Monday, September 22, 2014
Take a Trip to the Downside with SL Grey #review #interview
Though one might be tempted to wonder whether their own experiences provided inspiration, Greenberg says: “My high school was a grim, faux-Victorian boys’ school, so it might have been cathartic to set horror stories there, but we felt that a wannabe-gothic school would be a rather clichéd setting and decided, as we have throughout the series, to set it in a modern school whose abusiveness hides behind its clean, moral veneer.”
What set book three apart from books one and two is that this time the authors added the viewpoints of Downsider, who inhabit a shadowy world that exists as a dark reflection of ours, which offered a revealing glimpse into the lives of these rather macabre creatures.
Greenberg says that they didn’t want to write the same book as The Mall or The Ward and “the logic of the downside developed in The Ward and the next step was to turn the tables and allow readers to understand it from a downsider’s perspective.”
Of course the downsiders don’t quite “get” our culture at all, which results in their often humours appropriations of names and objects. Greenberg elaborates: “The denizens of The Mall are brutally honest –much more than upsiders – and that first came across in their shop names and in their marketing. It was so much fun that that sort of expression became a trademark of the downsiders, and part of the writing that we always looked forward to. My favourite parts in The New Girl are when some of the halfpints in class tell their teacher what they’d do to a brown who tried to threaten them. And the names Sarah came up with for some of the secondary downsiders, like Cardineal Phelgm, are classic.”
Since The New Girl’s release, both Lotz and Greenberg have gone on to celebrate the release of solo novels. Lotz’s much-lauded The Three, has recently received mention from no less than Stephen King; and Greenberg’s Dark Window has also garnered favourable reviews.
Greenberg says: “Sarah and I bring quite different skills to the collaboration, so it would be an interesting exercise to see both of our solo work and see how it differs from SL Grey, and how SL Grey combines our styles. I’ve also expanded vastly as a writer from working with Sarah, who gives me great hands-on practice at the aspects of storytelling I hadn’t practised so much before.”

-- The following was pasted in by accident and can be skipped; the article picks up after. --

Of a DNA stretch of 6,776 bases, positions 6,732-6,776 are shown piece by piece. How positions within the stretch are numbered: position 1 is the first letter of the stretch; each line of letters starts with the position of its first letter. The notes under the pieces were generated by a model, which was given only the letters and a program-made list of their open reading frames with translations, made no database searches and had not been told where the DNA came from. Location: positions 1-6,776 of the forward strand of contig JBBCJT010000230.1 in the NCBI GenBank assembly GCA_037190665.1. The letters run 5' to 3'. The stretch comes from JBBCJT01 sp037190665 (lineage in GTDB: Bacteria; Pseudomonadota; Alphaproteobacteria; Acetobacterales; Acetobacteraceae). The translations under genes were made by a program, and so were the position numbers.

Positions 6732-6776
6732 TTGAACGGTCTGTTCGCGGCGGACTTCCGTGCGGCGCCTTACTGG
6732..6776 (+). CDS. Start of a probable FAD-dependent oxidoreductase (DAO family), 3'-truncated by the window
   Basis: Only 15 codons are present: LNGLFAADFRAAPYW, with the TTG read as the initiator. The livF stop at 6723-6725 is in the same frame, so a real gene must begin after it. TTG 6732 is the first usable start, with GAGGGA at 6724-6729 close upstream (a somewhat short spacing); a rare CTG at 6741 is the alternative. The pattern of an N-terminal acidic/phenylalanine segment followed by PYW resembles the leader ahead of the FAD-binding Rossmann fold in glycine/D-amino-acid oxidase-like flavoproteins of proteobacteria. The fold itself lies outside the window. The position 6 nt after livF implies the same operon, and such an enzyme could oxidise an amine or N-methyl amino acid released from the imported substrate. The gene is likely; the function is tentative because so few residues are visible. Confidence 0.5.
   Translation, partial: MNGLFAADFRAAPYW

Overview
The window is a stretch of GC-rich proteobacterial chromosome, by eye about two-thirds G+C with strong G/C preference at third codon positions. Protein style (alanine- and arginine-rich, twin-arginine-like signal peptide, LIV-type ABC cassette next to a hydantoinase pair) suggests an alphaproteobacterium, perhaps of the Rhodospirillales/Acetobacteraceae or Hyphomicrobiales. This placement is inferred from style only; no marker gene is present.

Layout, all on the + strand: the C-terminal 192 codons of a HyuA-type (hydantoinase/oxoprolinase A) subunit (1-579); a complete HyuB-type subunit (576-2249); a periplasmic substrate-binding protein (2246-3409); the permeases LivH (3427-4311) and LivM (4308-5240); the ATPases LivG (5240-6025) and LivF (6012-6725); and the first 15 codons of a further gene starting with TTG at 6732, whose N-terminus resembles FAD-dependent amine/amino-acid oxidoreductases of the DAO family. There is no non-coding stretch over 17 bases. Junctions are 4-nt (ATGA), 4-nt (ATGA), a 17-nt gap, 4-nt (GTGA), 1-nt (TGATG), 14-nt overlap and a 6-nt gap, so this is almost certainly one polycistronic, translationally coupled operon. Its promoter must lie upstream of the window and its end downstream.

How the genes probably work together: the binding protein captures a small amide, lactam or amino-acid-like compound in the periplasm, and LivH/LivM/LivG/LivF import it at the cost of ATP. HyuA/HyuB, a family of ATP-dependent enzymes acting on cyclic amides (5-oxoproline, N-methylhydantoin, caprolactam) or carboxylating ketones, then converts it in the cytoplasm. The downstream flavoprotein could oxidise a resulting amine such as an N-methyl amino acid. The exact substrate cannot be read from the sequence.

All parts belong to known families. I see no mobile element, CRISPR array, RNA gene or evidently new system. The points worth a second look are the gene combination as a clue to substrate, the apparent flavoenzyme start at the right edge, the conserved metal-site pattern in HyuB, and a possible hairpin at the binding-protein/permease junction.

Lotz adds: “I wouldn't have been able to pull off my latest solo novel without the experience I gained from working with Louis. It’s been a steep and rewarding learning curb. And I urge everyone to pick up a copy of his genre-busting, bloody brilliant latest novel, which deserves every bit of the praise it’s getting.”
Greenberg concludes: “I’m one of the legions of The Three fankids. I was lucky enough to read it in manuscript last year and I was thoroughly impressed, a little jealous and a lot inspired that she could write such a focused, sustained, original and riveting novel with her trademark plot brilliance and chameleonic empathy and voice.”
Title: The New Girl
Author: SL Grey
Publisher: Corvus Books, 2013
Truth be told, I don’t find the SL Grey books all that scary. Unsettling, yes. Disturbing, definitely, but in all the right ways possible. But, they’re highly entertaining if you’re not too squeamish when it comes to dark fiction with a twist of body horror.
The Downside books are the mutated brainchild of two of SA’s established voices in horror – Sarah Lotz (author of the widely acclaimed The Three) and Louis Greenberg (who has recently seen the release of his novel Dark Windows).
What the two started in their first foray into collaborative writing, The Mall, they’ve carried through with The Ward, book two, and have now concluded in book three. And, while you needn’t read all the books in chronological order, you will possibly pick up more of the references to the other instalments if you do.
Where The Mall takes a left hook at our consumerist culture, and The Ward examines the horrors of our hospital system, The New Girl slashes at South Africa’s private schools. Once again, the inhabitants of the Downside allow us to view a dark distortion of our contemporary lifestyle through their lens.
The results are simultaneously hilarious and uncomfortable, and by the third book, the blend between Lotz and Greenberg’s writing is seamless.
We meet Tara, an American woman obsessed with Reborn dolls, which are toys that have been modified to make them seem like real babies. The other primary character is Ryan, who is difficult to like due to his being a sexual predator pretty much begging for the signature SL Grey “Downside” just deserts.
What makes The New Girl different from its predecessors is that inhabitants from Downside are also employed as viewpoint characters, which gives readers the opportunity to see a behind-the-scenes slice of life from the perspective of these somewhat macabre individuals. Jane and Penter are unpleasant, yet one can’t help but feel a strange affection for them and their predicaments as they make the best of their situation. Their attempts to understand our world result in numerous darkly humorous situations. This touch from the authors was unexpected, yet added much depth to the novel, which otherwise might have followed the expected dual-viewpoint template.
At this stage, I must add, that SL Grey is perhaps one of the few names to have had me laugh out loud while reading – and have my fellow passengers on the train shift to a seat further away from my evil cackling. Well done, to these master storytellers.